Green Arrow has exploded into the pop culture scene with as just much ferocity as Jeremy Renner’s Hawkeye in 2012’s The Avengers. With the CW’s Arrow focusing on DC’s Emerald Archer and ebbing into its third season with the grace of a more seasoned series, fans are beginning to flock to conventions, charity events, and the comics in order to provide them with insight on one of DC Comics’ most in depth and rich characters.

With DC’s reboot of their entire universe in September of 2012 it marked an all-new start to most of the DC family, however, along with Batman and Green Lantern, Green Arrow was spared the agonizing growing pains and retained much of his prior continuity in spite of being rebranded as a jumping on point for new readers.

Instead of being a blessing, it was a misstep in disguise— Unlike Batman and Green Lantern, Green Arrow was just starting to gain traction and notoriety in the pop culture community, but his fan base was not (yet) strong enough to support a reboot without context. This misread of the market, unfortunately led to shaky steps for Green Arrow’s serial, resulting in a fledgling series from the get-go.

Green Arrow’s origin isn’t even touched upon in the opening pages of Dan Jurgens, J.T. Krul, and Keith Giffen's first ‘NEW 52’ volume of Green Arrow (subtitled, The Midas Touch), and many readers were left in the lurch because it relied too much on prior continuity. The transition was jarring, because the setting, supporting cast, and plot were all based upon older incarnations of the Emerald Archer, which provided confusion for potential fans.

Jurgens, Krul, and Giffen present Green Arrow in his ‘home-away-from-home’ in Seattle, WA, and continue his adventure by focusing on some of the offbeat, smaller villains of his past. The stereotypical, irresponsible, playboy attitude of Oliver Queen is ever-present, and this normally wouldn’t be an issue (no pun intended) because it plays into Green Arrow’s alter ego which of course draws public attention away from him. However, the character is never set on a path of growth or change which can make or break a character.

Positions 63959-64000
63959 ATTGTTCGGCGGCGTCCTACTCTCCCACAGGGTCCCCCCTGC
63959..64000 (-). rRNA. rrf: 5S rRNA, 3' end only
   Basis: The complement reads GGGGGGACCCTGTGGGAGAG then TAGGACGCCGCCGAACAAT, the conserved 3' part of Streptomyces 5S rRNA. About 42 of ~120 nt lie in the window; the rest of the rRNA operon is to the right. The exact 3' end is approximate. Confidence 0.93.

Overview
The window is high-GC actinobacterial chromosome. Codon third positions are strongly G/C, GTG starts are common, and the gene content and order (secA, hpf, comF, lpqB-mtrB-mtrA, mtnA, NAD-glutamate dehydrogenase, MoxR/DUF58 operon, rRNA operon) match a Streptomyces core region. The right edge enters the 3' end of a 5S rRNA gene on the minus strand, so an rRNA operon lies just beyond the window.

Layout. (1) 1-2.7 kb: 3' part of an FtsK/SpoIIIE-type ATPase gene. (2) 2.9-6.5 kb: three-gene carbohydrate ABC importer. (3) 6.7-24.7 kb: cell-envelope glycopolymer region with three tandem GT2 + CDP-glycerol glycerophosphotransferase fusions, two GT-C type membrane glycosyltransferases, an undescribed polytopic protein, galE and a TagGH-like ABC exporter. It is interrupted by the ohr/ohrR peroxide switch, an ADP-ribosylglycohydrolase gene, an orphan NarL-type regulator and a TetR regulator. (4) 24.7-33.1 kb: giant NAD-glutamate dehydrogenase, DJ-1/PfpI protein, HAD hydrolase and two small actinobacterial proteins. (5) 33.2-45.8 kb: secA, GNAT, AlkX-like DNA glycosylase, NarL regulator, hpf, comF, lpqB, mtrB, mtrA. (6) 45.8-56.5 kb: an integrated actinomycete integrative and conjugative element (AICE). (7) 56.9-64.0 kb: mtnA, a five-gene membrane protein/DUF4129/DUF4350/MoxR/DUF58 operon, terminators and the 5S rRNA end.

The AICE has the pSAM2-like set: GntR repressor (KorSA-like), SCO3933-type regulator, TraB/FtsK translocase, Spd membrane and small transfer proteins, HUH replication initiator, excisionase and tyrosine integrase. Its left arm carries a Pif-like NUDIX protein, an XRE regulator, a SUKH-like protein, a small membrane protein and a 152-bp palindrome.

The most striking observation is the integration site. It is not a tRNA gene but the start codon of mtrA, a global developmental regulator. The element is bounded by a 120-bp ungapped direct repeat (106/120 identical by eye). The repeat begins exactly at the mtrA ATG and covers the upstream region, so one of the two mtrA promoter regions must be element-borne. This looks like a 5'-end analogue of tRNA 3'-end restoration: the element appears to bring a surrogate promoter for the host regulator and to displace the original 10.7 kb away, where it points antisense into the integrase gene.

The character itself doesn’t have to go through a dramatic transformation, but the audience does need to believe that the character is chasing down some facet of himself to improve. If this omitted, oftentimes you get a disjointed tale (or series of tales) that are too shallow to hold an audience. Even if Green Arrow is the only one to change and Oliver Queen remains the ever present cliche, it doesn’t really matter, because at least the audience was privy to the change even when the rest of the cast wasn’t.

As a personal aside, I almost wish that the narrative would find its way back to Star City. Originally the purpose of moving to Seattle was to ground the book in a harsher, more-realistic reality in order to make the Green Arrow book grittier and darker, thus universal appealing. However, the current iteration of the book is nearly as light as it can be which forces the setting. If the narrative took a more macabre turn akin to Grell’s, Green Arrow: The Longbow Hunter (which was the original causality for bringing Green Arrow to Seattle), or if the current creative team would consider moving the character back to Star City to help reestablish the lighter tone, it would strengthen the bonds of the book. In turn, I think that the art direction would aid tremendously in either fashion, because they would be able to link the plot to the art more effectively.

Art-wise, Dan Jurgens, Ignacio Calero, George Perez, Ray McCarthy do their best to mimic Jim Lee’s style (which is currently the DC Comics’ standard), but it comes off as forced because they are not adhering to their own. It makes for choppy artwork at times, which is disappointing, because all three of the aforementioned artists are stellar in their own right. That being said, the colors used for the setting are apropos. As a native Washingtonian, I was pleased with how Seattle was presented— It was believable and eye-catching.

Other than some mild disjointedness and the lack of cohesion, Green Arrow, Vol. 1: The Midas Touch is not the worst of the bunch, but nor is it the best. I would recommend borrowing this one or getting a digital copy on the cheap if you are a Green Arrow completionist, but for everyone else I would recommend holding off. For more coverage on DC’s NEW 52, the Emerald Archer, and all things comic book related check back here for more #ArrowWeek.

#ArrowWeek is a celebration of Green Arrow and DC Comics in all its numerous forms. Running from October 1st to the 8th of 2014, ARSchultz.com, The Martian, and their respective Tumblrs will be posting all things Green Arrow related for #ArrowWeek culminating with the season three premier of CW’s Arrow. Join us in our celebration by commenting and sharing as we post.
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on September 16, 2015
Don't give up on Green Arrow because of this comic. It's not anything to write home about (although not as bad as many claim it to be - the next creative team is much worse). If you feel the need to not read this trade, skip ahead to "The Kill Machine" when Jeff Lemire starts writing and Andrea Sorrentino does the art. Those issues are masterful. It becomes VERY GOOD VERY FAST.